Candidate answers can help you determine what the employee needs to fit into the organization, their potential development tract, what their onboarding should include, how they should be motivated (fiscally, with development opportunities, with perks, etc.) and much more.
Ensuring Team Fit
Team fit is as if not more important than culture fit. This pertains to how an individual’s personality fits into their team, how they communicate with that team, and what they bring to that team. Here, diversity and complementary personalities are often the best fit. More types of people result in more creativity, more options and solutions, and a broader perspective on problem solving. But, it can result in clashes when personality types don’t get along.
- Where is your current team weak? What are their flaws? Can other personality traits compensate?
- What personality types get along with but aren’t the same as existing personality types?
- Will the individual get along with their new team without fitting into a silo or echo chamber?
In most cases, you get more value from personality tests when you use them to compare the candidate with the team they will fit into, because it allows you to look at long-term potential. It can also help you avoid adding someone who completely does not fit into a team simply because they have a “desirable” personality.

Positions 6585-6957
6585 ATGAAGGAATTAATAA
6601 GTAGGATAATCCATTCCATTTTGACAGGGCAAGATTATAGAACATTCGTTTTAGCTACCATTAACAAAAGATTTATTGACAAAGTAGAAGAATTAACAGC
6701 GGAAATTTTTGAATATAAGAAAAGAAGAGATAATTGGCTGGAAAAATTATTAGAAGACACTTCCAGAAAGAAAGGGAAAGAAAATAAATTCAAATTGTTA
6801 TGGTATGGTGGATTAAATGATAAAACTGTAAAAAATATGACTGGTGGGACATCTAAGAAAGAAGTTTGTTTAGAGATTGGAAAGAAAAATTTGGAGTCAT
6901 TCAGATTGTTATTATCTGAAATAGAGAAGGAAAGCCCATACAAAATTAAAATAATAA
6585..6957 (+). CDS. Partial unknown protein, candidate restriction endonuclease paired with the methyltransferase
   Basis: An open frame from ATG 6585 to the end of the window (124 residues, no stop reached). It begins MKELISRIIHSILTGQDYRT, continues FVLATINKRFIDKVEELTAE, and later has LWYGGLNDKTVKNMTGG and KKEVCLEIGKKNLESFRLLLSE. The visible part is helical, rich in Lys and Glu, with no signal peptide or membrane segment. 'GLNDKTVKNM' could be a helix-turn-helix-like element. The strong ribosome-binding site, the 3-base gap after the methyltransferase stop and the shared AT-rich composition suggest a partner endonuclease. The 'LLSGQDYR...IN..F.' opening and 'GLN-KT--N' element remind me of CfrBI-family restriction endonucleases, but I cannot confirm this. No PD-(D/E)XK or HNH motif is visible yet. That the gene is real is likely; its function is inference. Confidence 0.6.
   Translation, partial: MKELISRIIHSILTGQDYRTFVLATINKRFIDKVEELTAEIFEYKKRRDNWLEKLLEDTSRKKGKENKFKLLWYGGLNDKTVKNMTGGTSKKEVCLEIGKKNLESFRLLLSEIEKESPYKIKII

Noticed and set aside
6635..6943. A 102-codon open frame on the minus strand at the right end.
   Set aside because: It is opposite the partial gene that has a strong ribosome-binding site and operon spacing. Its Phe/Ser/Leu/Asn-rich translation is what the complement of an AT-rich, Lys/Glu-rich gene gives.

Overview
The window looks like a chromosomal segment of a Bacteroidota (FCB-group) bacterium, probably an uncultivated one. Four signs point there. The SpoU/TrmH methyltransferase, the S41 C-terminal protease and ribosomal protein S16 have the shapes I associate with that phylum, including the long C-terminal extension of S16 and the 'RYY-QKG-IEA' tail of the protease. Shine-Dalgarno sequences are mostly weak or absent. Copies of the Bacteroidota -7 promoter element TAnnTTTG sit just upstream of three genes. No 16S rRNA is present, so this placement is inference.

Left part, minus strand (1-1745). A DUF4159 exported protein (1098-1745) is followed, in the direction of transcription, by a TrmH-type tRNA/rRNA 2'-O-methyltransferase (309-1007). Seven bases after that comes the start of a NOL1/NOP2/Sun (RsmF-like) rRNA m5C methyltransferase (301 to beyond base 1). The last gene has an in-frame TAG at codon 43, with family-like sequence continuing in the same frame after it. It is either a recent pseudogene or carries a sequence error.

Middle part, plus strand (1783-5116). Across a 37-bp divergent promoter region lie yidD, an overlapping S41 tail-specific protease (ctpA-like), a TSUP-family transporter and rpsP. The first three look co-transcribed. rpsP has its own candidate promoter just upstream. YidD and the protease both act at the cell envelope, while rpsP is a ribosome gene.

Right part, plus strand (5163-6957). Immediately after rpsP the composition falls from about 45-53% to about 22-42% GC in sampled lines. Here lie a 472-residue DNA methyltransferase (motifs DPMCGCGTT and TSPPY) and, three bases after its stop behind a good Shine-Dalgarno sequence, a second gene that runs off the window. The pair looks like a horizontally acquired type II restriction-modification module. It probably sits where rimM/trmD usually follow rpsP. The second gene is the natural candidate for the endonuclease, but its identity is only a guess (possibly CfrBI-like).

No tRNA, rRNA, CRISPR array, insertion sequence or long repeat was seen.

Of course, you always want to follow up with having the candidate actually meet the team, because personality tests can be faulty, but testing can be a good way to narrow candidates down based on potential fit.
Complementing Communication Styles
People communicate in different ways. The more you understand the communication styles of your managers and leaders, the easier it is to choose individuals who fit into those communication styles. Here, you don’t have to choose exact matches. MBTI suggests there are two major types of communicators, NF and SP.
NF communicators use abstraction and mostly want people under them to create their own solutions inside that. SP communicators share exacts and typically want to give or follow instructions. There is a place for both in most organizations, because both fill very valuable roles.
Understanding that upfront will help you to determine placement, so you don’t, for example, put a highly creative and independent person on a maintenance team, or someone who likes to complete tasks on an innovation team.
Behavior is the number one cause of turnover, faulty C-suite hires and promotions, and poor team fit. Personality tests can be excellent assessors of behavior in the pre-hiring phase, because they allow you to assess not only what the individual is answering, but also how they behave in a high-stress environment, how they respond to questioning, and how answers might change across repeat testing. This can give you a significantly better picture of what the candidates real behavior is over simply assessing their prepared answers to questions.
Personality testing isn’t always valuable in hiring. For example, you should never use it to make hiring decisions. It can help you to make smarter decisions regarding placement, onboarding, development, and much more. And, you can use it to follow up on employees after the hire to ensure you continue to understand and support them in the workplace.